Investor concerns always evolve with the changing economic landscape. But recently, the converging factors of rising healthcare costs and increased life expectancy have resulted in the primary worry being the financial consequences of supporting themselves in old age. And, for the first time ever, long-term care issues are more pressing than retirement.
In a recent survey of over 2,000 affluent investors reported in UBS Investor Watch—a quarterly research publication that tracks the trends of current investor sentiment—26% of investors indicated their largest personal concern was affording long-term care. That was more than those who indicated their biggest worry was retirement (14%). And in a sweeping nod to the growing importance of this issue, younger investors, ages 25-49, reported seeing long-term care as more important than their older counterparts, ages 60 and older (33% vs. 18%).
“We’re beginning to see a major shift in what investors see as their most important personal issues,” Mike Ryan, Chief Investment Strategist for Wealth Management Americas and Regional CIO for the U.S., said as he unveiled the new report. “The impact of growing long-term and healthcare costs cannot be disputed,” he concluded.
Other anxieties about the macro environment persisted, including concerns about an increasingly intractable political situation in Washington. Seventy-six percent of investors are highly concerned about the political climate in Washington, surpassing concerns about rising healthcare costs (67% were “extremely / very worried”) and the size of U.S. national debt (66% were “extremely / very worried”).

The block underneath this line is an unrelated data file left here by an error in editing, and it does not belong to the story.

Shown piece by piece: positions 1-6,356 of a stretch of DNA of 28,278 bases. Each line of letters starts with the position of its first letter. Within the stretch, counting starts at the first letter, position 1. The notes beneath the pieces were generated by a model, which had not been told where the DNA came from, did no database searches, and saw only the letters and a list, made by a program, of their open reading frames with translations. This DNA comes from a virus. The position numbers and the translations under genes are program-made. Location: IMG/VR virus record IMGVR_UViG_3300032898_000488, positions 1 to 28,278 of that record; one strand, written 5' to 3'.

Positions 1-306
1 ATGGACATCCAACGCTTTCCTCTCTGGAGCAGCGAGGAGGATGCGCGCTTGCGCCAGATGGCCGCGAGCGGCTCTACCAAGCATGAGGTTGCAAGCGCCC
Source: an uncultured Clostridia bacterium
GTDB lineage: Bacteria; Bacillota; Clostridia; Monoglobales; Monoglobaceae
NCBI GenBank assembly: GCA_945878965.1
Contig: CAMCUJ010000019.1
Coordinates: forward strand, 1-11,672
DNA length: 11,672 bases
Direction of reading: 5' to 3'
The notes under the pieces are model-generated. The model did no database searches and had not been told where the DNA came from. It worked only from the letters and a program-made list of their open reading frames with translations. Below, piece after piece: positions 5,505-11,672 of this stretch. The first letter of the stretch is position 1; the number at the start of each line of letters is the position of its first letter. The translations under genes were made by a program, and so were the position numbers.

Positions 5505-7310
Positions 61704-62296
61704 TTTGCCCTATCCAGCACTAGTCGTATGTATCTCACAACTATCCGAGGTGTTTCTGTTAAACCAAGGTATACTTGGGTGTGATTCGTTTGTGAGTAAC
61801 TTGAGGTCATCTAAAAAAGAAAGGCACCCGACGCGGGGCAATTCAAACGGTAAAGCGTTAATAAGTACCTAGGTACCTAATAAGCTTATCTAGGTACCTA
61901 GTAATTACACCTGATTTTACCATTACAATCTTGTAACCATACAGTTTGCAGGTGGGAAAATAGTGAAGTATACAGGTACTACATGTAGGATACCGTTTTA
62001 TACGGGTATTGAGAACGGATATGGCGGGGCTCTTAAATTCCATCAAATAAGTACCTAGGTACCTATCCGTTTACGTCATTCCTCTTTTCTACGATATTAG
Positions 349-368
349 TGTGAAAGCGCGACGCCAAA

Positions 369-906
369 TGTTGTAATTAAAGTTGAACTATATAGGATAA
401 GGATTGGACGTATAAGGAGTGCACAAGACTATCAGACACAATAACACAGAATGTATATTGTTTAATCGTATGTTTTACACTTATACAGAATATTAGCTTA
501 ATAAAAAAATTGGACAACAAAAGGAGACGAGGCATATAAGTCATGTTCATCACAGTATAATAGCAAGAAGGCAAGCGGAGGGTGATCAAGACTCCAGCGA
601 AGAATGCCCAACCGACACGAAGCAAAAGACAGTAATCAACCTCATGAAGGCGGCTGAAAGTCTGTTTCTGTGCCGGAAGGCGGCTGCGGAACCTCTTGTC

Mike Ryan commented, “We see today’s investors as adaptive creatures. In this environment, neither euphoric nor despondent, they are more pragmatic and practical. They’ve tempered return expectations, but acknowledge participating in the markets is necessary to grow wealth.”
While there’s no shortage of issues to be concerned about, the report found that overall confidence is higher among investors and significantly higher among those who create and follow a financial plan.
Seventy-three percent of investors who consistently follow a financial plan feel “excellent / very good” about their financial situation and the ability to reach their goals, as opposed to 31% who feel “excellent / very good” and don’t have a plan. Furthermore, advice was shown as central to helping investors feel more confident, with 68% saying “receiving good advice to make smart financial decisions” is “very / extremely important.”
If the trend toward higher healthcare costs and long-term care costs continues, as most would expect, the need for planning for the future will become more important than ever. If you’re an investor who shares these concerns and has the desire to create a plan to move forward with more confidence, connect with Meridian Wealth Management at UBS today.
Cynthia H. Shively
Meridian Wealth Management
UBS Financial Services Inc.
e-mail: [email protected]
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